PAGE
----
- Barry Hawkins
- Neil Robertson
- Ronnie O’Sullivan (on occasion)
This means that heading into the finals of some tournaments, you will only have left-handed players playing. It is no wonder people think that so many people are left-handed!
Why Do Left-Handed Players Use the Rest ‘Right-Handed’?
This is where things get confusing when you are watching a game of snooker.
If a left-handed player has to pull out a rest, then chances are that they are going to switch their hands up. The right hand will now be the one holding the cue, and the left hand will be holding the rest.
There are only a couple of players that do not do this. Judd Trump and Barry Hawkins seem to be the exception to the rule here. They will use the rest in exactly the same way as if they were playing without the rest.
When players are asked why they do this, most claim that it is a lot more comfortable to hold the rest like this. It is likely due to their dominant eye finding it easier to get a look in on the ball when using the rest.
Weirdly, right-handed players do not switch it up when playing snooker. This is something that only seems to be limited to those using their left-hand. Nobody seems to be quite sure why.
Can You Learn to Play Snooker Left-Handed?
Oddly enough, a lot of the players that play snooker left-handed will not actually be left-handed in their day-to-day life. It is only in the world of snooker that they change things up a little bit.
This means that you can potentially learn to play snooker with the opposite hand, if you wish. Things would probably be a little bit easier if you tried to learn how to play snooker from a young age like this, but you could still learn it now.
It may actually be in your best interests to try and learn how to play with the opposite hand, to be honest. It doesn’t mean that you will always have to be playing with the opposite hand.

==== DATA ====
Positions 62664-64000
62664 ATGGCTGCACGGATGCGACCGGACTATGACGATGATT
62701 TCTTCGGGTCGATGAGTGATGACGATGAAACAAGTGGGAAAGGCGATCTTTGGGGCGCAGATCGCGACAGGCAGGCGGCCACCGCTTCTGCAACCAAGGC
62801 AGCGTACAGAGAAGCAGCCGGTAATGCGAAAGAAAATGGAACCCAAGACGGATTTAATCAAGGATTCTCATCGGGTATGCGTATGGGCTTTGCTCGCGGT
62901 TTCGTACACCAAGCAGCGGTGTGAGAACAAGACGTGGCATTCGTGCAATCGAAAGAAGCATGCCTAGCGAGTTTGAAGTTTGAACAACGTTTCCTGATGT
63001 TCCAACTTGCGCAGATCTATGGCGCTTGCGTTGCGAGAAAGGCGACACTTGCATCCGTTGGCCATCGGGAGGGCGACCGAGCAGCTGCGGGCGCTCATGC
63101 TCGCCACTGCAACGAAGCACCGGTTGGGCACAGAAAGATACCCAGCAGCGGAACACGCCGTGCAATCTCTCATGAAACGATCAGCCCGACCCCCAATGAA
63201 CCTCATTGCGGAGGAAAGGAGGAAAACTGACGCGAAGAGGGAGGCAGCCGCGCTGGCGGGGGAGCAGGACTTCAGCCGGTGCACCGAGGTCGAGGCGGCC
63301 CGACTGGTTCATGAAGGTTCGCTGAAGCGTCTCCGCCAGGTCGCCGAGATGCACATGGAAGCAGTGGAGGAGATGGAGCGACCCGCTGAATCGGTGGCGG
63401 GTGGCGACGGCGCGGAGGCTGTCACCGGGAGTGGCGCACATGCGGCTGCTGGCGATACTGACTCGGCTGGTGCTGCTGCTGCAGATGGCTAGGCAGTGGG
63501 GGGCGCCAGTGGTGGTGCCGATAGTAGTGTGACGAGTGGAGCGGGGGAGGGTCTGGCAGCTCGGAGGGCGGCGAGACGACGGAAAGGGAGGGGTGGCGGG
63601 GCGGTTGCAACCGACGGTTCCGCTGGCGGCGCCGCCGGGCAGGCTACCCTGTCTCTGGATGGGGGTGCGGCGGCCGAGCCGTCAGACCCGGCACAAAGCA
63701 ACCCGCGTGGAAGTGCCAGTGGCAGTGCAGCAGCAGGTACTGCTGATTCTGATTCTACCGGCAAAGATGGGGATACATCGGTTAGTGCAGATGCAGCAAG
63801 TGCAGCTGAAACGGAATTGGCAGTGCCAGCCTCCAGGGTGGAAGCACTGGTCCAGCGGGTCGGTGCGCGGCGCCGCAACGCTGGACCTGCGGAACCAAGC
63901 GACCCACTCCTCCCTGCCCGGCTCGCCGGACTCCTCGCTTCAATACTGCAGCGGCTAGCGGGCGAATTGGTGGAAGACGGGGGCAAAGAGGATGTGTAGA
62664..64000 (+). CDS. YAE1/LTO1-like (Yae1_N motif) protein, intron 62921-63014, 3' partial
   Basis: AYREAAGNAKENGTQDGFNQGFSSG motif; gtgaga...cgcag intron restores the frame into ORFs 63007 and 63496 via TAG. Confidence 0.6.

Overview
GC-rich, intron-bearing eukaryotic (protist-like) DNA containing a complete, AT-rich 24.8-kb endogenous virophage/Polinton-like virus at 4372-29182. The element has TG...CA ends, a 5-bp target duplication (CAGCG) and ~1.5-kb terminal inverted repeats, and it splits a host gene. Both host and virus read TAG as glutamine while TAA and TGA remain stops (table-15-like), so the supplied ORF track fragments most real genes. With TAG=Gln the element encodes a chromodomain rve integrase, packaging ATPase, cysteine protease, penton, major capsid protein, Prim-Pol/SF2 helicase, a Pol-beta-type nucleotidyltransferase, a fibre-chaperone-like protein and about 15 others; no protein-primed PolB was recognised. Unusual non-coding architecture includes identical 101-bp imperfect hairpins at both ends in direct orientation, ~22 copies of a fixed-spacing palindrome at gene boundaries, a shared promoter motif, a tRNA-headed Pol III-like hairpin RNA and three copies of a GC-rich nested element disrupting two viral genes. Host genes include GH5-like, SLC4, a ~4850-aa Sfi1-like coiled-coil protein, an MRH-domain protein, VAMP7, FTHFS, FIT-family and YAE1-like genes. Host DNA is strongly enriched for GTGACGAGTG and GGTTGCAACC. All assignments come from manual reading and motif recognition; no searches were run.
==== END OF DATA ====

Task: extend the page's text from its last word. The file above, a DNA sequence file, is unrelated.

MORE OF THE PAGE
The main aim is to allow you to be comfortable in a multitude of positions. This means that if you have a shot that is a little bit too difficult to reach with one hand, you can switch things up and see if you can approach things from a different angle.
There isn’t really any training technique that you can follow here. All you can do is head to the table and try and ‘brute force’ teaching yourself how to use the opposite hand to play snooker.
It is going to be incredibly uncomfortable at first, but as you start to play more and more of the game, you will find that you can play with your opposite hand. You will probably never be as good as if you played with your dominant hand, but at least you will be adding another tool to your arsenal!
Despite it seeming like it, there isn’t really a huge number of players on the pro circuit that use the left hand. The only reason why we get the impression so many people are using their left hand to play snooker is due to most of the top players right now going down this route.
If you looked at the entirety of the pro circuit, you will find that the majority of players are right-handed. So, don’t worry. You do not have to learn how to use your left hand if you want to be good at pool.
You can be good at pool no matter which hand you are using, and there is no advantage to using either hand in the game.